MV: Is there something for people of all abilities at the Ride for Mom? BF: Yes. That’s one of the cool things about the event. There are easy rides and challenging rides: 10, 30, 72 mile and century routes. It is a ride, not a race. There is also lifestyle fair and lunch. The event occurs on the day before Mother’s Day. The idea is to have fun with family and friends while riding bikes and then having lunch.

MV: This is a great event. Do you feel that this could expand to other cities, locally and nationally? BF: I am flattered that people have suggested this could occur. Conceivably yes. In reality, the event is a simple concept: have fun while promoting the tag “Be Active. Eat Healthy. Live Better.” The model we are developing for staging the event is one that could be repeated anywhere. It is entirely supported on all fronts by volunteers; there is little overhead. Our organizing team is wonderful and the key to the success of the event: they are unbelievably giving, organized and enthusiastic. I hope they all are having as much fun as I am.

MV: As Modestans with college age kids, what do we need to do to create an environment here where we stop the brain drain so that our next generation will return here after college? BF: We need more and better jobs, particularly entry level jobs that will lead to professional development and growth. Young people must have assurances that there will be realistic opportunity for economic advancement. We have a wonderful community but too many of our brightest kids never return.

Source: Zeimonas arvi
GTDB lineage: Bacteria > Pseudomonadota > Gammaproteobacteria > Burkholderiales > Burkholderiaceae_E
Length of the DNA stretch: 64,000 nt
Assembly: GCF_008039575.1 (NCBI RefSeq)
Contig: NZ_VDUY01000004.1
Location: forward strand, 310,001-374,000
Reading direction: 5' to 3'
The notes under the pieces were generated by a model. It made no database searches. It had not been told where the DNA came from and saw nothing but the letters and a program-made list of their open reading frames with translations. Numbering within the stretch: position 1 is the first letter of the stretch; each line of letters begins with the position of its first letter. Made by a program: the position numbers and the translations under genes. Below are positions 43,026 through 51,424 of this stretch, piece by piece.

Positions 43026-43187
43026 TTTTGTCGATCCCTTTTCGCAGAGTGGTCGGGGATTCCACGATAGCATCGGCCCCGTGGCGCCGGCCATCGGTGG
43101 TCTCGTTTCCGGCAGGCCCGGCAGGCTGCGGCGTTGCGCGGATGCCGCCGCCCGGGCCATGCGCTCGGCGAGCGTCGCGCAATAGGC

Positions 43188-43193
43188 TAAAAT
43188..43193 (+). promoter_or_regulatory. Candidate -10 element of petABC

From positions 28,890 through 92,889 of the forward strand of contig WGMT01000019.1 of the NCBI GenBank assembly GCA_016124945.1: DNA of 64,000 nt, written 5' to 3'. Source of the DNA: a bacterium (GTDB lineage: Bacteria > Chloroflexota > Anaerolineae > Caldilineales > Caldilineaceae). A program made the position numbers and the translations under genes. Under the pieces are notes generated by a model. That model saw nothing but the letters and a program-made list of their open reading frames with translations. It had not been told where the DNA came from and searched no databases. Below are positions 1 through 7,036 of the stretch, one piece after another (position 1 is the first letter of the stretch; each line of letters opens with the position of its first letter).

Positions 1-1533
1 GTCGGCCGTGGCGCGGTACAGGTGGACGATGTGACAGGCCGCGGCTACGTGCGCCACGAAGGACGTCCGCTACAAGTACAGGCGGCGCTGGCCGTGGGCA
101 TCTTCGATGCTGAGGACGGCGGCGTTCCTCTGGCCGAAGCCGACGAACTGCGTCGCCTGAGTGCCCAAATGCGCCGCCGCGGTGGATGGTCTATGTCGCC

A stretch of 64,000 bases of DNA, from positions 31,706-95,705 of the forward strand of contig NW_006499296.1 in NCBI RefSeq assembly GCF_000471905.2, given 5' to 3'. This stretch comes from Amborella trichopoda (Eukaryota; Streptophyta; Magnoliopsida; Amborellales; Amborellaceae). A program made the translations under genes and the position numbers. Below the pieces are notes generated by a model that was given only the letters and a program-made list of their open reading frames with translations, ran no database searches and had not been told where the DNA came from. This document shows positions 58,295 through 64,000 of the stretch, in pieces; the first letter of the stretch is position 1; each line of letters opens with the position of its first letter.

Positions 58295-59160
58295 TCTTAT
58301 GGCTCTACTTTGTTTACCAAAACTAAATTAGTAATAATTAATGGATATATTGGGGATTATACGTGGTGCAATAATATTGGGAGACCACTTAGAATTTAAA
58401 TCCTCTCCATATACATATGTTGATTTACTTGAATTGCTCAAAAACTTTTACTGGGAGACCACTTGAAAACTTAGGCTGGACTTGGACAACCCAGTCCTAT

MV: What personal characteristics of success do you hope that you have passed on to your kids? BF: Working hard, trying hard not to make the same mistake twice, and a commitment to our families, friends and helping our communities,

MV:. You work in downtown. How important is a vibrant downtown to our community? BF: Essential. The identity of our city is defined by its downtown, a visible representation of our city’s image, economic success and quality of life. These factors are critical in business retention and recruitment.

MV: What has been one of your most favorite Modesto experiences? BF: There are many with many great people. Besides my involvement with RFM, one that comes to mind is socializing in our backyard with friends on a seasonable spring evening exaggerating about how many miles I rode that day and how many feet I climbed.

MV: Describe your ideal Modesto day? BF: It begins with a cappuccino, continues with learning that all of my clients hit grand slams that day in their cases, is furthered with a brisk 20 mile ride out in the orchards with my riding partners, and finishes with a BBQ dinner on the patio with Cindi.

MV: And our final question, Beatles or Stones? BF: “I get by with a little help from my friends…” Beatles!

Check out www.rideformom.com and https://www.facebook.com/RideForMom